Stigma is used to describe the negative way we think about, feel and act towards someone who is different from us. Who and what we stigmatize knows no bounds. We talk about ‘stigma’ in situations of being diagnosed as mentally ill, or having HIV, or being addicted to pain killers or alcohol. But what is meant by ‘stigma’ in these situations is rarely articulated.
For example, despite extensive efforts to reduce stigma about seeking mental health services among military personnel, a Government Accountability Office review of these efforts found that little guidance was provided to Department of Defense officials and health care providers for how to recognize stigma in everyday behaviors, treatment services or personnel policies. For the healthcare and business sectors outside the military, there is little evidence that the situation is any better.
This shadow world of stigma needs to be brought into the sunlight to effectively address our nation’s opioid crisis.
When I talk with consumers, patients being treated for chronic pain, the health care providers who prescribe pain medications, and the professionals who design and implement programs to address the opioid crisis, the same questions come up.
Is it stigma when:
- someone feels shame that they may be addicted to their pain medications and needs help?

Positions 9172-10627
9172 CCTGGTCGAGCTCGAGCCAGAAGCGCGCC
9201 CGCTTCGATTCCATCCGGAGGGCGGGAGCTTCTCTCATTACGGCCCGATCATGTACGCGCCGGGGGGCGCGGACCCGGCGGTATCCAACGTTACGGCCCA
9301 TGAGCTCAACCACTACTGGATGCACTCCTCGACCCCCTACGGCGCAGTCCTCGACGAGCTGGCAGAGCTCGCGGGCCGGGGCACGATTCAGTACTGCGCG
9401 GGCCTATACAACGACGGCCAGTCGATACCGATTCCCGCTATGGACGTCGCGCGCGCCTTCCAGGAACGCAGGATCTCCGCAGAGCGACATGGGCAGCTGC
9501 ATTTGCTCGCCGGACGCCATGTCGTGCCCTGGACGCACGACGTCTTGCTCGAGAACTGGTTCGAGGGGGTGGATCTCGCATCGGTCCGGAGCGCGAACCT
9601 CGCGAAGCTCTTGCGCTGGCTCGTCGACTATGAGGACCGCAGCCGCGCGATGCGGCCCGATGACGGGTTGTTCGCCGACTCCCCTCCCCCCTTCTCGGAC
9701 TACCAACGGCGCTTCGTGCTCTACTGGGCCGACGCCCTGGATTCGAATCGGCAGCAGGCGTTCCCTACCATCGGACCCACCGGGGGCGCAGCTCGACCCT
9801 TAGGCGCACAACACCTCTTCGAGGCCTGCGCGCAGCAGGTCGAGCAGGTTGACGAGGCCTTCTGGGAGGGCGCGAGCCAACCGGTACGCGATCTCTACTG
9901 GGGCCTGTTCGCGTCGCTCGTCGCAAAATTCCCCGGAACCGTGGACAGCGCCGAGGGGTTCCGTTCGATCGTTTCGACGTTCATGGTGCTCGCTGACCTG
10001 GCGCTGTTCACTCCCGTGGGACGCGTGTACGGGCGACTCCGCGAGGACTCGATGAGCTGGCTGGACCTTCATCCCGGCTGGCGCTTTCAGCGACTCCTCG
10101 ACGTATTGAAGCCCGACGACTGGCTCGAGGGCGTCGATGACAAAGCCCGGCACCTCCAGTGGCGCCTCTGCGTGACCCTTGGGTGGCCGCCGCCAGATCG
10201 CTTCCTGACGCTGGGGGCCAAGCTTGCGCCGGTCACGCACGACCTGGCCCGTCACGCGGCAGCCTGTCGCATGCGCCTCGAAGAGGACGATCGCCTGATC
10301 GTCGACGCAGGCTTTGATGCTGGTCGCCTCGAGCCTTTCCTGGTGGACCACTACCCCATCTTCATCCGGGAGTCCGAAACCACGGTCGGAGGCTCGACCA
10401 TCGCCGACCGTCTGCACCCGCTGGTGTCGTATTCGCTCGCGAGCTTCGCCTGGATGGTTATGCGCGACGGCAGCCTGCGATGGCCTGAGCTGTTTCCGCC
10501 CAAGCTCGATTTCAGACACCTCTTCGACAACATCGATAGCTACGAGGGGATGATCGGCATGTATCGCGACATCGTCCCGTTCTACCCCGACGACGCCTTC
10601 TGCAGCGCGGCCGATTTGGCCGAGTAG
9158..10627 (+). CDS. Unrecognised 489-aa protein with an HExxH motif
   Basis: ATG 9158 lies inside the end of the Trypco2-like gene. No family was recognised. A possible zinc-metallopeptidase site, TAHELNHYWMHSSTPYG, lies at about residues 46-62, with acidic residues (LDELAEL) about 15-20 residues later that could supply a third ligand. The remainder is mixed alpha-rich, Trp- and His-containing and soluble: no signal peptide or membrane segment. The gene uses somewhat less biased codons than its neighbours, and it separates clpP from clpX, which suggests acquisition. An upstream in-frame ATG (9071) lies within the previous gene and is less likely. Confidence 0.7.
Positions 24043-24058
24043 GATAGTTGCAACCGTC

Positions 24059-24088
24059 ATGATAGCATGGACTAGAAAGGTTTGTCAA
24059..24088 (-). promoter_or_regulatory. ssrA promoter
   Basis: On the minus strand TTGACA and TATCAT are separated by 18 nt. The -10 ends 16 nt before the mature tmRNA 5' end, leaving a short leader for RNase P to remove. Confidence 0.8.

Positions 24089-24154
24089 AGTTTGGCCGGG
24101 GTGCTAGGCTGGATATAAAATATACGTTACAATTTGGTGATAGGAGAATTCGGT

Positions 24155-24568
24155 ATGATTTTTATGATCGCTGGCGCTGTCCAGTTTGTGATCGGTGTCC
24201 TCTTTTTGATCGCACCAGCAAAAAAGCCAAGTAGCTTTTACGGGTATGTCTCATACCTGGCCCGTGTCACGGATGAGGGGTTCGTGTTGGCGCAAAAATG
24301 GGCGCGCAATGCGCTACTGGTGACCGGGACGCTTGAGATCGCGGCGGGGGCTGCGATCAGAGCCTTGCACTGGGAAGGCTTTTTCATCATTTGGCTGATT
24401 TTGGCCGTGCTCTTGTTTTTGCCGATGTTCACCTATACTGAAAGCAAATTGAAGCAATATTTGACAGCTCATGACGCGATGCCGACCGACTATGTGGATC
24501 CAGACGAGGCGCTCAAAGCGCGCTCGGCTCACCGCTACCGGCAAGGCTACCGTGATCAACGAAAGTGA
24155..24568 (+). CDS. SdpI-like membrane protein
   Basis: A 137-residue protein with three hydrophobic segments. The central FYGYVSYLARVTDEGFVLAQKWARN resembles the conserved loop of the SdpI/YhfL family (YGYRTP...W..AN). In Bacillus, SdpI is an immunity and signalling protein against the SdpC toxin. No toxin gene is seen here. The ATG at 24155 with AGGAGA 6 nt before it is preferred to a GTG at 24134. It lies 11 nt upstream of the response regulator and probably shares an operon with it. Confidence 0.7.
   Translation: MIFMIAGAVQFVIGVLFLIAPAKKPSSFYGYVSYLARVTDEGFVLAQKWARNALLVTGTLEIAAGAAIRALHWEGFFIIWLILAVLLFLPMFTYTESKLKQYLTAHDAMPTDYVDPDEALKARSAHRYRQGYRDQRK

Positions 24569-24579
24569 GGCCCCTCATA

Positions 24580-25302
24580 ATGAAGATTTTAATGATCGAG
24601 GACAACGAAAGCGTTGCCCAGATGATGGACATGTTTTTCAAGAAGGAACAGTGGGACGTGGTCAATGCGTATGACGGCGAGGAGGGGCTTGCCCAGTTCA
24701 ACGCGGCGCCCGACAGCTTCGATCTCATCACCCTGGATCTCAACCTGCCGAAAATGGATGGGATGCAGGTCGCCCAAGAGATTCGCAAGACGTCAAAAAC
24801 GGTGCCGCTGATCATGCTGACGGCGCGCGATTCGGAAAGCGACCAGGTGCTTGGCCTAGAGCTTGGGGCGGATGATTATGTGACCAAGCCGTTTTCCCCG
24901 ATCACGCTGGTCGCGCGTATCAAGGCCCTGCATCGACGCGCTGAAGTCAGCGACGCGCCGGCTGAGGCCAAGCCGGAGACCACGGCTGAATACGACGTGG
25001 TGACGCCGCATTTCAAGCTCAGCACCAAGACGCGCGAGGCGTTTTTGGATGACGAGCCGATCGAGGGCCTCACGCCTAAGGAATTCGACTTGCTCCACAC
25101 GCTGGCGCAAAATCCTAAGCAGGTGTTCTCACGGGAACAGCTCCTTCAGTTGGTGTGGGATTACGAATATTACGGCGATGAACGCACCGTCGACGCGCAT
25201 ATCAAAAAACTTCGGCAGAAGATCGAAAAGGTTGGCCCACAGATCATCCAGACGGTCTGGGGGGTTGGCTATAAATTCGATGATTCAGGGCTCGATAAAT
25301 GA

- people blame us for “choosing” to become or stay addicted to opioids?
- friends and relatives counsel a patient to not tell anyone about their addiction?
- providers worry that they will lose patients if they begin to offer medication-assisted treatment for opioid addiction?
- a person in treatment for their opioid addiction is denied an apartment to rent or passed over for a job promotion because the landlord or employer has found out about their ‘problem?’
The answer to these questions, as you might expect, are the same – “Yes.”
A social or public stigma starts as we develop stereotypes of people addicted to opioids, without a home, or recently released from prison. We ascribe negative attributes to whole categories of people, believing, for example, that people who use opioids are dangerous, immoral, of certain social or demographic backgrounds, or criminals.
On top of this we layer emotional reactions to the stereotype such as fear, disgust and judgments such as that they are to blame for their situation. This accumulation of beliefs, attitudes and judgments then leads to behaviors such as excluding them from social circles, avoiding contact with them, and depriving them of social and career opportunities.
Often overlooked are other facets of stigma, the ones that are in the shadows, that can be subtler and more damaging. There is the stigma that the person feels about themselves in reaction to the social stigma they perceive. They may have low self-esteem and feel untrustworthy, irresponsible, dangerous, and a misfit. Such self-stigma is often found to be a major barrier to people seeking help for their addiction and can undermine their recovery.
A third type of stigma affects the family, friends and caregivers of someone who is addicted to opioids – the concern of what will happen if people find out that they associate with an addict. Will they still stop in to see how the family is doing? Offer to help? Think less of them professionally? This ‘courtesy stigma’ can not only affect how much support a family member or provider gives to someone addicted to opioids, but not wanting to embarrass the family can lead someone who is addicted to try and keep it a secret.